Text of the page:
Change at Domino’s
This pizza company is introducing a new recipe and a new CEO.
Rising from the middle of the Ann Arbor headquarters of Domino’s Pizza Inc. (DPZ) is a structure both functional and symbolic: a four-story-high, fully operating Domino’s restaurant. Surrounded by glass walls, it is an apt symbol of the transparency with both employees and customers that the company says it tries to foster. Passersby can see workers — who might include an accountant, a management trainee or a new college grad — take orders, ladle sauce on pizzas, build sandwiches and fill drink cups. Everyone who aspires to a career at this venerable global brand must do a tour of duty in the kitchen — up to and including the company’s new president and CEO, J. Patrick Doyle.
“Yes, I’ve made pizza, washed dishes, swept the floor,” says Doyle, whose eager expression suggests he’d do it again if need be. “Part of the corporate culture is to be engaged in what we do. We’re not in the executive wing, we’re not in the corner office dictating policies and programs. This store reminds us why we’re in business.”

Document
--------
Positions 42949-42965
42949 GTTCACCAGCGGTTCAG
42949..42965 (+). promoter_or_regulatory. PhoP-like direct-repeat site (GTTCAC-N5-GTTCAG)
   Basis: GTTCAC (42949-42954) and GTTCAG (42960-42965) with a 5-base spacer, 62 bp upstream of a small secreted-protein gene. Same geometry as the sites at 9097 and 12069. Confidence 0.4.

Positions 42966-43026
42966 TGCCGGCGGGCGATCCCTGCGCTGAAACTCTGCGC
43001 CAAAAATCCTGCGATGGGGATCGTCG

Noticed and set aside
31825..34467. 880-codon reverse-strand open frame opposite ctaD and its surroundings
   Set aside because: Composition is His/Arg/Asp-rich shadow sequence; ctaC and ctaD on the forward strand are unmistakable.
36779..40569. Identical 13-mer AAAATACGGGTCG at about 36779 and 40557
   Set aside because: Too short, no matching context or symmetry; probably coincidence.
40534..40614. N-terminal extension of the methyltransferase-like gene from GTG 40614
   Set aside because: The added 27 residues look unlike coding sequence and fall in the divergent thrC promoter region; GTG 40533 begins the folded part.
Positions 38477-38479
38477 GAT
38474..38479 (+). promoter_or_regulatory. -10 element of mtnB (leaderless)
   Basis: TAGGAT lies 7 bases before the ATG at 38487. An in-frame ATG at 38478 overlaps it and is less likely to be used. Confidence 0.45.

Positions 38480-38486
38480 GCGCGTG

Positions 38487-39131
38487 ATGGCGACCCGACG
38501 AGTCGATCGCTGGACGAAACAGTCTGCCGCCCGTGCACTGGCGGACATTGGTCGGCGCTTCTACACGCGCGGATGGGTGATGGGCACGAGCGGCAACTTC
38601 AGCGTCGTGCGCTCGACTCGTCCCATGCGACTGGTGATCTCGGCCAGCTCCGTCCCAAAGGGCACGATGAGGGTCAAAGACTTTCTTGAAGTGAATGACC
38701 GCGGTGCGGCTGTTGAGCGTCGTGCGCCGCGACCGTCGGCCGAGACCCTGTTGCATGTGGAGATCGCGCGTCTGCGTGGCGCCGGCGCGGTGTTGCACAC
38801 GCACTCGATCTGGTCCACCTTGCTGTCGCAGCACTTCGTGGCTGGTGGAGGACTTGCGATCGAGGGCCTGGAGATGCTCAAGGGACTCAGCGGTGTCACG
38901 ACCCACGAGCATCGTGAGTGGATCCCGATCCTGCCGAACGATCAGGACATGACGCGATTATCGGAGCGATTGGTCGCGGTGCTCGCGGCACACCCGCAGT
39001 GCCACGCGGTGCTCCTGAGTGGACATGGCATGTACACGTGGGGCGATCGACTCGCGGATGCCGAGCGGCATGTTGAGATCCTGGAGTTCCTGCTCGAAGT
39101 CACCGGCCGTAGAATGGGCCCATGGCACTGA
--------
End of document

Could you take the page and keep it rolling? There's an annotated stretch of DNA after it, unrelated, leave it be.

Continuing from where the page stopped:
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As Doyle begins his inaugural year heading this $5.6 billion company — which has 170,000 employees and 9,000 stores in 62 countries — he faces multiple challenges. For one, the U.S. pizza market is mature, and sustained same-store growth will be difficult to achieve, according to John Glass,* an analyst at Morgan Stanley Research, part of Morgan Stanley (MS). Doyle must also steer international growth, which the company says is vitally important to the bottom line. Right now, a reported 40 percent of revenues come from outside the U.S.; that proportion will increase over the next three to five years as the brand enters new markets, says Doyle. And finally, he must oversee the continuing rollout of the company’s new pizza recipe, which was introduced in December. “For the next year, it’s all about execution,” says Doyle. “We’ve got this new and inspired pizza. From a business standpoint, making sure we’re executing that correctly in the stores is going to be critically important to our success.”